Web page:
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“You gain strength, courage and confidence by every experience in which you really stop to look fear in the face. You are able to say to yourself, ‘I have lived through this horror. I can take the next thing that comes along.’ You must do the thing you think you cannot do.”

“People grow through experience if they meet life honestly and courageously. This is how character is built.”

Both, by Eleanor Roosevelt, who also instructed us to:

“Do One Thing Every Day That Scares You.”

So now, I will try to see if the 2-year-old, and 52-year old, can reach agreement in their hearts, to struggle on and “do the thing you think you cannot do.”

The Post – There really IS a deeper process at work here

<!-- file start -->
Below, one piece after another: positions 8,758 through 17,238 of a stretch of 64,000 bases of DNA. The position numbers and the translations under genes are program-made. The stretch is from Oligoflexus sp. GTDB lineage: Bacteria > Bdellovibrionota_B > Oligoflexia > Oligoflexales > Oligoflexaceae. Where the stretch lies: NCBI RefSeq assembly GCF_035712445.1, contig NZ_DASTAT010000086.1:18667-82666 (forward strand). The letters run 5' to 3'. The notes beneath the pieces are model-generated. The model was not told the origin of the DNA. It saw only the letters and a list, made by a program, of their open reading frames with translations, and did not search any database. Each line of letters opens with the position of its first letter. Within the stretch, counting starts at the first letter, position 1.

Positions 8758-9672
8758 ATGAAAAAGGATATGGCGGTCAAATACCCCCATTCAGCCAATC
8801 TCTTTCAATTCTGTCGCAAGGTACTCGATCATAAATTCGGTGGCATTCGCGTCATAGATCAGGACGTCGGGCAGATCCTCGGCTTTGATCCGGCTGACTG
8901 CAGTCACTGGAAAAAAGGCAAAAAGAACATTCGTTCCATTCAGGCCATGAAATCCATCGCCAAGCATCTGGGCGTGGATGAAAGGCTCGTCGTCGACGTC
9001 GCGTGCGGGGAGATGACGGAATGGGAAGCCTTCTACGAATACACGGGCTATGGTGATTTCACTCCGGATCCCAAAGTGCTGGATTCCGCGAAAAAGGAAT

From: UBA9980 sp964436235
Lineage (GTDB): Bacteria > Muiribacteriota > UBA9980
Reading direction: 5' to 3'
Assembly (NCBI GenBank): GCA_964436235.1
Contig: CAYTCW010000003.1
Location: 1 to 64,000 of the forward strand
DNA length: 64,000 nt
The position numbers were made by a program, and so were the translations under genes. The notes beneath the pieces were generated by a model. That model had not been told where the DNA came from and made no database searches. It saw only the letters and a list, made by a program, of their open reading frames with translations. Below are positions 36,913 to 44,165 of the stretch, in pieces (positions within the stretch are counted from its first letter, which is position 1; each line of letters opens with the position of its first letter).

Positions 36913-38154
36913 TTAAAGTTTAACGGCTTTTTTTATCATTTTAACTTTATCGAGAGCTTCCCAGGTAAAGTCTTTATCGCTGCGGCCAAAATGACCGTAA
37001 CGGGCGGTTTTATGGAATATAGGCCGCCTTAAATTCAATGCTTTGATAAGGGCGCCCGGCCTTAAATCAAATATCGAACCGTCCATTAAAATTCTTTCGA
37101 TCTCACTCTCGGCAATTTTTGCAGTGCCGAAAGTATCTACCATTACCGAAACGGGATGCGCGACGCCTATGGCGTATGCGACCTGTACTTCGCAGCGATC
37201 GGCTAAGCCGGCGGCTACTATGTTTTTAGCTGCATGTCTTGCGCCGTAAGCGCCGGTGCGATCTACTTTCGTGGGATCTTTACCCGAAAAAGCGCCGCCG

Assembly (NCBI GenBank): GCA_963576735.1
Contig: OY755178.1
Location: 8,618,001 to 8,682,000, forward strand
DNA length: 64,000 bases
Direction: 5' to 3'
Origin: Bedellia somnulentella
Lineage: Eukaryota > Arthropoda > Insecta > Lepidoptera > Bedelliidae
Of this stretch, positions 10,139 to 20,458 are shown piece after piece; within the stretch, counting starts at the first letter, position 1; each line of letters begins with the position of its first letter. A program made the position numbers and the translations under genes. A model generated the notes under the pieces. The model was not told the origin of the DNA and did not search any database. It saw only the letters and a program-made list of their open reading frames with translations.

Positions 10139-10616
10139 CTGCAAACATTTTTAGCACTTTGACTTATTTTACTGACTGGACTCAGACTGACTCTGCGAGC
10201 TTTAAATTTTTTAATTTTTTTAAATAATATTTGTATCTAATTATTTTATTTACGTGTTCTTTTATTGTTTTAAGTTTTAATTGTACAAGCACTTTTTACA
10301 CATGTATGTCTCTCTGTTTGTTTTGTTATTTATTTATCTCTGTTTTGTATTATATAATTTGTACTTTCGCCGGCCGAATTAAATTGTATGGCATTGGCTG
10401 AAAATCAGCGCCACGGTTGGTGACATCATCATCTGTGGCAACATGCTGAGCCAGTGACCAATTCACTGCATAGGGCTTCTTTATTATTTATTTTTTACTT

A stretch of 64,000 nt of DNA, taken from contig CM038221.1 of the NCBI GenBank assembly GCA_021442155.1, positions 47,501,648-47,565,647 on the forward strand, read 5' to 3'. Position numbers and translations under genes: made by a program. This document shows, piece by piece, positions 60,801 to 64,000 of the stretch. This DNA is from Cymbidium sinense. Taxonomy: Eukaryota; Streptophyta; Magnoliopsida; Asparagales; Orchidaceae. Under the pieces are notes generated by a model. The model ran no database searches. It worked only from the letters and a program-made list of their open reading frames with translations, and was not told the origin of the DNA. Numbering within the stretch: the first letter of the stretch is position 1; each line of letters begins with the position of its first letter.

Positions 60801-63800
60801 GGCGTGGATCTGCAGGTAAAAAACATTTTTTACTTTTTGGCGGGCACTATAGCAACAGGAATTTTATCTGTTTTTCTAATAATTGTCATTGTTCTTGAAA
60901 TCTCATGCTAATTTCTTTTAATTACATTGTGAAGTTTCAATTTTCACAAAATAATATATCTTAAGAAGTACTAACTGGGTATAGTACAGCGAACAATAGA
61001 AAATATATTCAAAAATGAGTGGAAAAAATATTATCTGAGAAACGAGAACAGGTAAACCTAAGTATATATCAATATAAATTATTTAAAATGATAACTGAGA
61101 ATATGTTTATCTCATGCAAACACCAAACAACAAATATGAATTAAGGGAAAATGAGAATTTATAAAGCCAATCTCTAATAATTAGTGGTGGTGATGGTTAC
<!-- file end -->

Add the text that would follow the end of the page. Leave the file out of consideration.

January 29, 2008

Some lighter fare on tap in the next few days…photos of Admiral Byrd waving his claw, Scarlett O’Hara and her molted ghost self, and . . . even the ever reclusive Melanie Hamilton! Finally caught her sitting on her “front porch” – ie the open hole in the Live Rock – at 6:30 this morning. Stay tuned.

For today: So does staring into a tank of fiddler crabs, never mind shooting photographs of them at 6:30 in the morning, REALLY have anything to do with writing?

The answer? It all depends. You mean you wanted a definite answer? Here’s a clue – Mindfulness and heart. Still confused?

Simply said, it’s what you bring to the situation. You can sit there and stare at them and your mind could be on the bills, what you’re going to buy at the grocery store, what you could be doing instead of sitting in front of a tank of crabs. You could sit there and nod, “Yup, they’re crabs. Eyestalks. Sideways walk. They all look alike. So what?”